Is your Development Process Too Agile?

Raising this question in some circles these days is nothing short of complete heresy. So much so that it appears many large organizations have not asked that question for themselves but instead, have plunged headlong into adoption of Agile. There is also a thriving Agile industry whose entire livelihood is dependent on convincing you that Agile will solve all of your software delivery challenges. The flood of positive stories about the use of Agile tend to drown out the more cautionary voices, sharing experiences that could be seen as somewhat contrary.

One size does NOT fit all when it comes to process. Whether it be a software development process, enterprise architecture process, change management process or any other process du jour that you can name. These rarely work out-of-the-box for an organization, and could actually cause REAL damage to your business if not chosen and implemented carefully.

Origins of Agile

If you read about the history of the Agile methodology, you’ll learn that the concept was contemplated several decades ago. However, judging by the number of software development process questions I was fielding between 1995-2000, I believe that Agile became popular as a result of an effort to codify the success of open source software development processes. The Internet was successfully using much of the software developed under open source processes, and many developers were asking their managers why they couldn’t operate in this same fashion since it was obviously delivering results much faster than current commercial processes.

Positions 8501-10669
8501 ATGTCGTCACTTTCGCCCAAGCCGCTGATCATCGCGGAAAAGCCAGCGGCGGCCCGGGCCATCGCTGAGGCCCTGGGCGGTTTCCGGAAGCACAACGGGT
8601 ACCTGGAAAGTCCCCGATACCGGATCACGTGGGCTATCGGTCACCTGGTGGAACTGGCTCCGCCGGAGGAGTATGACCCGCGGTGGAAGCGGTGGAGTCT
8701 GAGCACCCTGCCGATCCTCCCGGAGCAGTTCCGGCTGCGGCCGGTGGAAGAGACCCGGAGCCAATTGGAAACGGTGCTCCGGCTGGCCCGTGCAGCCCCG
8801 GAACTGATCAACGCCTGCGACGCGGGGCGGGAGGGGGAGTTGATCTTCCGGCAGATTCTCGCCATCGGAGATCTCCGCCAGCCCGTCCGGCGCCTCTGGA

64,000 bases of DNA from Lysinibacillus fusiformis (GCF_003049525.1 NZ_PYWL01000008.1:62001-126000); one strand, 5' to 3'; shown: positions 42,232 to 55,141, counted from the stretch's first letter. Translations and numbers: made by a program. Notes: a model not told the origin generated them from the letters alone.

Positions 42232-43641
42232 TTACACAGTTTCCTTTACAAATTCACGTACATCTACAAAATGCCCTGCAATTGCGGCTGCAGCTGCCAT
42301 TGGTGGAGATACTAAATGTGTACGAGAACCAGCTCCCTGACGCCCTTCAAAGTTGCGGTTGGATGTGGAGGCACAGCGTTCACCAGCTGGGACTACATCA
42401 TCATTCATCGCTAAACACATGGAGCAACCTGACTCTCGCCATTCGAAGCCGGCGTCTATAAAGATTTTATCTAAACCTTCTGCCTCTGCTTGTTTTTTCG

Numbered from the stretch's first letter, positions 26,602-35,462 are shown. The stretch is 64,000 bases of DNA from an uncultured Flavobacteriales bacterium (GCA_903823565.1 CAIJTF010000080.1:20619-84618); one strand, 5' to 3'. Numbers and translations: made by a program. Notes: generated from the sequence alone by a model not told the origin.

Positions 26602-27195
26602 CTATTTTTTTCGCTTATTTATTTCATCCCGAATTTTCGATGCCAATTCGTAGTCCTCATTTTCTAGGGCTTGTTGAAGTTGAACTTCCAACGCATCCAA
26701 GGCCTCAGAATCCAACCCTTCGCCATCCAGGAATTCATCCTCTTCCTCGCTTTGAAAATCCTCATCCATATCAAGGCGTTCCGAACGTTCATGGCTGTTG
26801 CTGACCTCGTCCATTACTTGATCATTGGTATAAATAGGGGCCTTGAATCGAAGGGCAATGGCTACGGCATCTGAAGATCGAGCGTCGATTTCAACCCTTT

Realities of using Agile

I’ve met with many large, globally distributed companies that are trying to behave like ten person startups. Not only does this forego the advantages of being a Fortune 500 company, but some of the processes commonly used in startup companies, like the Agile development process, put long established customers at risk and generally don’t work well in large, distributed organizations.

Know This: Adoption of the Agile development methodology means that you are accepting the fact that you will be releasing software to your customers that includes bugs and incomplete features. The goal of the Agile process is to release software quickly, knowing that the next release cycle is close behind and will fix more bugs and complete more features. I’ll repeat this point below in case you missed it here.

Should I use Agile?

Below is a list of questions that you should be asking yourself when choosing a methodology for your software development processes. If you answer “Yes” to more than one of these questions, then you should seriously reconsider using an Agile methodology. Instead, you might look for ways to create new technology by creating smaller incubation projects or look at some type of hybrid process that does not put your end product and customer at risk.

These questions are asked in the context of a single, standalone product. The Agile methodology may apply to some products within an organization and not others, provided that the product being developed under Agile methodologies does not have dependencies on other products and their release schedules.

  1. Do your customers consider your software to be mission critical to their business?

    In my opinion, this is the most important question, and an answer of “Yes” should allow you to skip the rest of the questions.

    If your customers cannot tolerate a few bugs or incomplete features in your product or service, then you must recognize that you will lose customers as a result of adopting Agile processes to deliver that product.